Respiratory therapist with COVID-19 gives birth while in coma
WASHINGTON- A pregnant respiratory therapist fighting against COVID-19 was advised by doctors to go into a medically induced coma. When she woke up, her baby was 5 days old.
Angela Primachenko, 27-years-old, was 34 weeks pregnant and days into her fight against the coronavirus. She missed the birth of her baby while in a coma.
"That was emotionally unbelievable," she said. "It was just crazy to have to try to understand what happened the last 10 days, having to puzzle back together your life."
Primachenko lives in Washington, a state that has gotten a lot of attention as the COVID-19 crisis has grown in the US. Washington was the first in the US to announce a case of the virus on January 21, also where the first coronavirus-related death in the country occurred.
Like many, her symptoms began with a cough that escalated to a fever.
Primachenko, a respiratory therapist at Legacy Salmon Creek Medical Center, had not been going to work and is unsure how she caught the virus.
"She knew the risk," said Oksana Luiten, her twin sister. "She took every precaution."
It was her family that encouraged her to get tested and in the two days she waited for the results, she got progressively worse.
"Being a respiratory therapist -- just being a human, I guess -- I knew I couldn't keep breathing the way I was and survive," she said.
Primachenko's test was positive. On March 26, she went into the ICU of the hospital that she works in. Three days later, she was put on a ventilator, the same machine she assists doctors with at work.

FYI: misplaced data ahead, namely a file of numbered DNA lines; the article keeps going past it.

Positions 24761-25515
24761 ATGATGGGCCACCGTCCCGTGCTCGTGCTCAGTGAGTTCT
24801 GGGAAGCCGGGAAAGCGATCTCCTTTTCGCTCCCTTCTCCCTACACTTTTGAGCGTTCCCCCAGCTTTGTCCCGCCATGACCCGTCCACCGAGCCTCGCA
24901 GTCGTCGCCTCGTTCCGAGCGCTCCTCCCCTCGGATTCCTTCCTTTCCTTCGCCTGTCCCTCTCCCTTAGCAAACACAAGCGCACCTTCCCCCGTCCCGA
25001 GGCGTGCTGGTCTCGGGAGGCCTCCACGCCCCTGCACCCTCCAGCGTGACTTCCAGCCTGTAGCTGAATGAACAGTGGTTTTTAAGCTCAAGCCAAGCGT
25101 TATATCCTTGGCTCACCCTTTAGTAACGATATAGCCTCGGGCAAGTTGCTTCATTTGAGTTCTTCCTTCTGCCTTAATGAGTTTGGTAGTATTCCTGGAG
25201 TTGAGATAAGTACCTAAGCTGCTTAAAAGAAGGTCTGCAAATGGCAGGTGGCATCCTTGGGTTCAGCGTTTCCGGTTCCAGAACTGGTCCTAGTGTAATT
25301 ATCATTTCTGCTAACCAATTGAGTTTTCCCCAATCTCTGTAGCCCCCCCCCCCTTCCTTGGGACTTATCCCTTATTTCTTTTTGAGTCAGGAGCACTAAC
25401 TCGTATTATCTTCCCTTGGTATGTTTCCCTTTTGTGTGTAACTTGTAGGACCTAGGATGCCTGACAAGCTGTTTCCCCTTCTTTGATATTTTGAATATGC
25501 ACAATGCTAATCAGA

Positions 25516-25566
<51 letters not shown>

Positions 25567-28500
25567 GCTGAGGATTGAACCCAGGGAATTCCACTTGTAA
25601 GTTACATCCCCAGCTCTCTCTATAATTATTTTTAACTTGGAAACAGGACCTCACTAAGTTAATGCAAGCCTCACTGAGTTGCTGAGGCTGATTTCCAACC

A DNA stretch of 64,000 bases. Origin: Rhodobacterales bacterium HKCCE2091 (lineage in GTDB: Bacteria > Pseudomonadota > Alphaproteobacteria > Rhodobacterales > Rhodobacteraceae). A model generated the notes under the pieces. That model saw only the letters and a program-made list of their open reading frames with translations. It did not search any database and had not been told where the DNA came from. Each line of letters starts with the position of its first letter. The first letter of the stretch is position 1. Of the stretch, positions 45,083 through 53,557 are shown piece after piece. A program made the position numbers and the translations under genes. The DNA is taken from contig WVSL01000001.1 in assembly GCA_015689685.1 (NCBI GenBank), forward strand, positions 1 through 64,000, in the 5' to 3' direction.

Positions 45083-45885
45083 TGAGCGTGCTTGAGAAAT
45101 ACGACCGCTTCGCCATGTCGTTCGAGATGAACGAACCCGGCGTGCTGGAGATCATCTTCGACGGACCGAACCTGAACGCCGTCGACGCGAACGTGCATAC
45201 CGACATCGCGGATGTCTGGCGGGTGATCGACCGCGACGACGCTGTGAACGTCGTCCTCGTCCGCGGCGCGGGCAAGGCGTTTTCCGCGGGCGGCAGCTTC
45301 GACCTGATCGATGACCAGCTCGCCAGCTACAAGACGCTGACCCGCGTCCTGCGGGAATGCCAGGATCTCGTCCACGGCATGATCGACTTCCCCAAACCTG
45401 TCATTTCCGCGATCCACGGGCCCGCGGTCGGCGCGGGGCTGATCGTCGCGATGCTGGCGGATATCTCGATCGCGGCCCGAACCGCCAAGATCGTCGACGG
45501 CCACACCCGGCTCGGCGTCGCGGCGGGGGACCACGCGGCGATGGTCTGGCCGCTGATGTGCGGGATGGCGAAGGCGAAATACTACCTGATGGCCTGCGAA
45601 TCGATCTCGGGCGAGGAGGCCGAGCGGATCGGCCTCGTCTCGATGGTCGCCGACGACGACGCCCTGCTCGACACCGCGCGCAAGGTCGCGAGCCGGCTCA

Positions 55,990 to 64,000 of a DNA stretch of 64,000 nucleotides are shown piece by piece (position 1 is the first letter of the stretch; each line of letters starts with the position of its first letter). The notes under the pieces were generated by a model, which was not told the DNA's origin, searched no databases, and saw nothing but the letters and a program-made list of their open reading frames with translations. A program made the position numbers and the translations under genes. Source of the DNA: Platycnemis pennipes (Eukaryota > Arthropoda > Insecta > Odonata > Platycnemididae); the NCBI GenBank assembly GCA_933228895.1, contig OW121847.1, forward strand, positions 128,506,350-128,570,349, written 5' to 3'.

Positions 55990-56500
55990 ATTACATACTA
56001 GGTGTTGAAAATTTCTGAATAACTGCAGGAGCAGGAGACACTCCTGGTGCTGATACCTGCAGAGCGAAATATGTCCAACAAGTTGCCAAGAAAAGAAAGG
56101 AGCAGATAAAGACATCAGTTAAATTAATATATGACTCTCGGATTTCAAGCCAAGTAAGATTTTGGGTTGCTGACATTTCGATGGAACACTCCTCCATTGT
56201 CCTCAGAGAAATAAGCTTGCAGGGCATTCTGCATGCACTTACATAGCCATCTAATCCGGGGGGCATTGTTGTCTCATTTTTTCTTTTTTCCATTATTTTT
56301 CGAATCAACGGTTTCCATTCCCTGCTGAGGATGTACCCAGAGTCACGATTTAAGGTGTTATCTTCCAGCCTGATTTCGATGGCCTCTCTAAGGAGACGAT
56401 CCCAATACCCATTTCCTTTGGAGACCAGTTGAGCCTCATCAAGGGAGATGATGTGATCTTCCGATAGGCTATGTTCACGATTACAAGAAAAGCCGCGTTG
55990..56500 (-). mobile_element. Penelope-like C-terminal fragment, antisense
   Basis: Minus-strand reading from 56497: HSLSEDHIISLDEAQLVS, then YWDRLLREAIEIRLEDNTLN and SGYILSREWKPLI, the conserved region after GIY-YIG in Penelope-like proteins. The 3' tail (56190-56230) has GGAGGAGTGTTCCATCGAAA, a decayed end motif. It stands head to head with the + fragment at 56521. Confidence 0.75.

"When you're that sick, you're just fighting for your life," Primachenko said. "My focus wasn't on fear; it was just on getting through it."
Her medical team held an hour-long meeting to decide how to care for her and her pregnancy, CNN reports. Her doctors suggested they induce labor to give her lungs more space and her body more nutrients, according to her sister.
Primachenko's husband, David, gave the doctors permission, and a healthy girl was delivered vaginally on April 1, Primachenko said.
David called her Ava, a name he knew his wife loved and a name they later learned, on the internet, means "breath of life."
"We were actually scared we were going to lose our sister that day," Luiten said. The twins are two of 10 siblings.
Days later, Primachenko turned a corner and was extubated, leaving the ICU.
Medical staff clapped and cheered for her as her hospital bed was wheeled down the hall. Behind a face mask, she smiled.
Ava is still in the NICU and will not be able to meet her mom until Primachenkp tests negative for the coronavirus.
"I just want to hold her and hug her and love on her and catch up on the first few weeks I missed out on her," said Primachenko.
Until then, she is relying on her faith to get her through this season of life.
"I believe because of the community and the people and everyone that believed in me," she said, "God just did a miracle to have me and my baby be healthy through this."